II.  Its Educational Institutions

III. Its Studies and Texts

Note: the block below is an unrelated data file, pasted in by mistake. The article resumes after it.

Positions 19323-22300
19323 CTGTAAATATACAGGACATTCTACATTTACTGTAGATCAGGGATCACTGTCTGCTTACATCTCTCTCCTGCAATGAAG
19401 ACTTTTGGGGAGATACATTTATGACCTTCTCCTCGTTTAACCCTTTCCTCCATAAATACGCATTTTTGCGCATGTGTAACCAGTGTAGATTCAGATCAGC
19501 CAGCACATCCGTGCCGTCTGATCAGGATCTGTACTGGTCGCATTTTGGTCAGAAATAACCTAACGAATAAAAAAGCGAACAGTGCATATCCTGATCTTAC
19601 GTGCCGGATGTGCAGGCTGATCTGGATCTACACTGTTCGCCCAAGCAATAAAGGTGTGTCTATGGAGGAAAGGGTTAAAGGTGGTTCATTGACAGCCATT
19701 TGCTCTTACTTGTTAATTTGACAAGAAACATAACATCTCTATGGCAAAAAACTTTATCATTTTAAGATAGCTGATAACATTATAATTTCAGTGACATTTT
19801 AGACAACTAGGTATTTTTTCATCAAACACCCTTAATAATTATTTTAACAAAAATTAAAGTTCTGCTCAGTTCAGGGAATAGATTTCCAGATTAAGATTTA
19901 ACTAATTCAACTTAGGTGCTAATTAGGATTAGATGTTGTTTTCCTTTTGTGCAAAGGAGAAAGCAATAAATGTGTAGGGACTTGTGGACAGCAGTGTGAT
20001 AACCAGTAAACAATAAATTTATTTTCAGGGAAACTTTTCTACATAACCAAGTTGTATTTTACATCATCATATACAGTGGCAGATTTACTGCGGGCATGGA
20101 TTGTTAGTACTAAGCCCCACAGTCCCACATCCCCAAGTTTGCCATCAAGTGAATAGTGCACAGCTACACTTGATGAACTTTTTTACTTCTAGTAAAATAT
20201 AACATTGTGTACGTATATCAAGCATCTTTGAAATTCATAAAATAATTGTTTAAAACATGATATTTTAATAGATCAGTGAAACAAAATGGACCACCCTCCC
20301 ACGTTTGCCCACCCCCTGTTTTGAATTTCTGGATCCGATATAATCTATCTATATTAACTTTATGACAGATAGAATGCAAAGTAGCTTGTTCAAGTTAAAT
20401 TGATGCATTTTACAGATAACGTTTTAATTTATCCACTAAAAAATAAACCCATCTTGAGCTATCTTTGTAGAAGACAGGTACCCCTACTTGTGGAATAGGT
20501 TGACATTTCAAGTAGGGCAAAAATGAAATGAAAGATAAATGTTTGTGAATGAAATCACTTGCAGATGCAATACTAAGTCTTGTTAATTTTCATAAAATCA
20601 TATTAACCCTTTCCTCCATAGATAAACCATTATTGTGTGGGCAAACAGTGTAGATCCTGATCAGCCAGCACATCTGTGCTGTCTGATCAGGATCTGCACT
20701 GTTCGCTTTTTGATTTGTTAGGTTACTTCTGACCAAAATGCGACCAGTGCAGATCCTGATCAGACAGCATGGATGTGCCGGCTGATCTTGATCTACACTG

The Educational Ideal. Every nation in every age has given a prominent place among all its indispensable obligations to that of education.  But it was the Jews who formed an educational ideal before any other people of antiquity.  The record of Scripture itself informs us of this. “What nation is there so great, who hath God so nigh unto them, as the Lord our God is…? What nation is there so great, that hath statutes and judgments so righteous as all this Law? (Dt. 4:7f). Neither the Greeks nor the Romans of ancient history had special education in religion. Only the religion of the Bible proved competent to furnish the ruling power of a high or an ascending civilization, the power to control, influence and mold all of life, public, social and religious.  In Israel, then, especially from the time of Solomon, the root principle of education was expressed in the maxim, “The fear of the Lord is the beginning of wisdom” (Prov. 1:7), and in “wisdom is the principal thing, therefore get wisdom” (4:7).  Since the return from the captivities, Israel no longer envisioned the preservation of its greatness by political power as especially manifested in the reigns of David and Solomon.  Rather there developed the new vision of preserving the nation by preserving its religion. This could be done only by way of education, which was a matter first of all, of a divine mission commanded by God.  The great teacher was the Lord God Himself. “Now therefore hearken, O Israel, unto the statues and unto the judgments, which I teach you” (Dt. 4:1), When Moses said “the Lord my God commanded me,” he meant that God taught me, for the word command means to teach, from a root meaning “to poke with an ox-goad.” A teacher in Israel was a malmed he was an ox-goad in the hands of the Lord to keep Israel in the way of God’s commandments.  The Lord Himself was the Teacher of Moses and Aaron. “I will teach thee what thou shalt say… I will teach you what ye shall do” (Ex. 4:12,15). The Lord speaks of Himself not as a disciplinarian, but as a teacher. “Who teacheth like Him?” (Job 36:22).  Greek and Roman schools believed that man’s mind discovered truth.  The Hebrews, in contrast, believed that all the truth comes from God through His written revelation.  This Jewish, really Hebrew, ideal of education was expressed in the Book of Proverbs, the oldest handbook of education.  From this book we learn that to the covenant people, life was education and that all the life the knowledge of the true God must be taught.  For Israel, religion was more than mere ceremonies, it was Scripture, creeds and the knowledge of God derived there from, which dominated and permeated every sphere of life.